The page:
3 Oct 2011

REVIEW: Trauma

Trauma did seem to come and go without a great deal being said about it, at least as far as I was aware, so having recently acquired it through the excellent Humble Frozen Synapse Bundle, I felt it appropriate to brew a large pot of coffee and give it a whirl this evening. A nice, slow whirl.

This is a game I can relax into. I mean, the undertones are pretty dark - you certainly won't be giggling you're way through it - but there's a pleasant floating quality to the gameplay and a sense that whatever pace you happen to take it at is just fine and dandy. So as I passed through it - and I do mean 'passed through' - I almost felt as if I weren't playing the game, but that the game was playing me, leading me onwards with a succession of gentle prods to uncover its secrets.

This casual, wandering aspect is simultaneously a strength and a weakness. The game is instantly engaging because of its sense of mystery and the simple point and click method of play, but it also lacks the depth of character required to keep it from being anything other than a pleasant time-killing Flash game. Which is odd because, as you progress, you appear to be exploring the dreams of a young woman who is recovering from quite severe physical and psychological difficulties.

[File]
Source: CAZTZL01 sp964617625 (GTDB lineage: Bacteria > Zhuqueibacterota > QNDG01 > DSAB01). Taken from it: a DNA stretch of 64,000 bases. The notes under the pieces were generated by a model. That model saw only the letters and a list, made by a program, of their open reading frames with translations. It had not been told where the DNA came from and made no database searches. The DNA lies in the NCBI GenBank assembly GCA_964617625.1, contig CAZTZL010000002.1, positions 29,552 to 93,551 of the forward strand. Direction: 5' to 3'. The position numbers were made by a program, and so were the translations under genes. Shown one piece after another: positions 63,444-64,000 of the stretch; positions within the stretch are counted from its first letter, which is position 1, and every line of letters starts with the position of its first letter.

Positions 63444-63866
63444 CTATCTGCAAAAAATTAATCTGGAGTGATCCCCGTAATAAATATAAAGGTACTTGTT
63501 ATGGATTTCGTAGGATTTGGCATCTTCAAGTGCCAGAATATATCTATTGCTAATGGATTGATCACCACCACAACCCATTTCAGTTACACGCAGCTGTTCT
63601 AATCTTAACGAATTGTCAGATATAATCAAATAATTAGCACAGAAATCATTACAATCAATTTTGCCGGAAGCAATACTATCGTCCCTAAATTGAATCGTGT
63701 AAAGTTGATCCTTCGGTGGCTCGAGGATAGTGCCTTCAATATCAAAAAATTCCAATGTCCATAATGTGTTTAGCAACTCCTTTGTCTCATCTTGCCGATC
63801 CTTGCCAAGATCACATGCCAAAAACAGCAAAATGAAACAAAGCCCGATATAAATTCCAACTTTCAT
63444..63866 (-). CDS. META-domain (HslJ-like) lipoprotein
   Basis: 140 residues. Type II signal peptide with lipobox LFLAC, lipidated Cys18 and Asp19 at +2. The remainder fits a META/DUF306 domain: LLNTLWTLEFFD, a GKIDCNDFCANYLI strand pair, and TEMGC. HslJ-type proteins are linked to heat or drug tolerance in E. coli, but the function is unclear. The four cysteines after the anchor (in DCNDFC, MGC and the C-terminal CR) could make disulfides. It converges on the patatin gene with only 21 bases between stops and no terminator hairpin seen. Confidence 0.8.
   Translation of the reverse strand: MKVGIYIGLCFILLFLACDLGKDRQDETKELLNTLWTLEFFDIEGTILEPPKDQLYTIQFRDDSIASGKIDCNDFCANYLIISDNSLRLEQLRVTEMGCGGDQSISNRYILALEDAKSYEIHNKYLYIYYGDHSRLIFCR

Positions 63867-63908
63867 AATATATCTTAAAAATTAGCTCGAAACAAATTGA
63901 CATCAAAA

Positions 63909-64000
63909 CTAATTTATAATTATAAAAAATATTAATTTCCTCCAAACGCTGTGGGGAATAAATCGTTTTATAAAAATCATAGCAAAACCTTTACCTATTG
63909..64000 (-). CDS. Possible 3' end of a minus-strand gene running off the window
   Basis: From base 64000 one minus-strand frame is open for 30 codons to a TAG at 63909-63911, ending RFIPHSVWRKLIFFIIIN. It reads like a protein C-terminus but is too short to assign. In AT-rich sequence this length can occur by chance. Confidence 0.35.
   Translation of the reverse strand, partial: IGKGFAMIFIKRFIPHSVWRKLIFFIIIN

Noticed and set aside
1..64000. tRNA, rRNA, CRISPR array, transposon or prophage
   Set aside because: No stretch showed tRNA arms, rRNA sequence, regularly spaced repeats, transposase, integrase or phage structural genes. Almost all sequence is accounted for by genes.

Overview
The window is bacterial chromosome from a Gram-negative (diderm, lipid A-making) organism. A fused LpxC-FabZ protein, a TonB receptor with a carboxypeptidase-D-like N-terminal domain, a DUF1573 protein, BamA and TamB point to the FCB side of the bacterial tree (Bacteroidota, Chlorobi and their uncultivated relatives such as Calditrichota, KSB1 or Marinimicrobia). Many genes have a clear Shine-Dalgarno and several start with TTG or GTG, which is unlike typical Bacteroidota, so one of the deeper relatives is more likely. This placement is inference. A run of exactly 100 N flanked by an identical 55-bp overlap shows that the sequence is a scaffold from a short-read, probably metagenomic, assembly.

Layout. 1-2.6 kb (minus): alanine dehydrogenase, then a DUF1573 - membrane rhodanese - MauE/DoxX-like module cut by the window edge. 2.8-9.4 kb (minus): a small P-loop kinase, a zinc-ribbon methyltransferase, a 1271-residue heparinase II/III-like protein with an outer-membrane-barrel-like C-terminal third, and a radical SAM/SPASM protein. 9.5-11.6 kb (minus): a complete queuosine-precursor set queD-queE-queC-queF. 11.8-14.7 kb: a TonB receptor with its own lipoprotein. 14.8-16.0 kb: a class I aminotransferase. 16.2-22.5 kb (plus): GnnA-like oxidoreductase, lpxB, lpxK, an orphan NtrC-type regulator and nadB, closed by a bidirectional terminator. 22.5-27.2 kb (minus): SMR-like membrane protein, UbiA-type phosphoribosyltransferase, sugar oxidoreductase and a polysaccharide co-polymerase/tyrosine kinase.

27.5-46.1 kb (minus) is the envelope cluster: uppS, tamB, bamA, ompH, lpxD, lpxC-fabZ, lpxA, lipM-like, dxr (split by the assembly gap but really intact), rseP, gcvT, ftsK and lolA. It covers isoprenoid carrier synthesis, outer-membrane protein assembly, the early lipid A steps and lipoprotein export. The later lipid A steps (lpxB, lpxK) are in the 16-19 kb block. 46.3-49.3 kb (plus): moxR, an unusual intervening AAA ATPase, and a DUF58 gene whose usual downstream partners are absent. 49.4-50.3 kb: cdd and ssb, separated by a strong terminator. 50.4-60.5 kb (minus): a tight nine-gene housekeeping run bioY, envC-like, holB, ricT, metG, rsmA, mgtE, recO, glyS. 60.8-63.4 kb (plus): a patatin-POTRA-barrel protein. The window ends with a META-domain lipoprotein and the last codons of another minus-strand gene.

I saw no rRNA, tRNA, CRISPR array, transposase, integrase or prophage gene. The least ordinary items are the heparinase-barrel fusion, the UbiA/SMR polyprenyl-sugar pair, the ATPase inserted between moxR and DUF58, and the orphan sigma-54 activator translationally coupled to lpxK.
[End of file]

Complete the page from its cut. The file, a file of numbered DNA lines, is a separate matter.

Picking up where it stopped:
Once again, it's not a laugh a minute.

Advancement in the story is achieved by navigating through polaroid snapshots of several strange and hallucinatory worlds. You'll piece together clues to the girl's past whilst solving simple puzzles and finding ways to end the dreams, but it never really becomes emotionally engaging. I was aware of the struggle of the protagonist in the vaguest of ways but, instead of sucking me in and taking me deeper into her personal tragedy, it maintained a level of surrealism that always held me at a distance.

I don't dislike the game. I think it's an attractive and unusual treasure hunt, but I couldn't honestly say anything kinder than that and it did leave me feeling slightly empty once I'd uncovered all of its secrets.

Have a go, you might like it, but don't expect it to pose any questions greater than, say, "Where the hell is that final item?"

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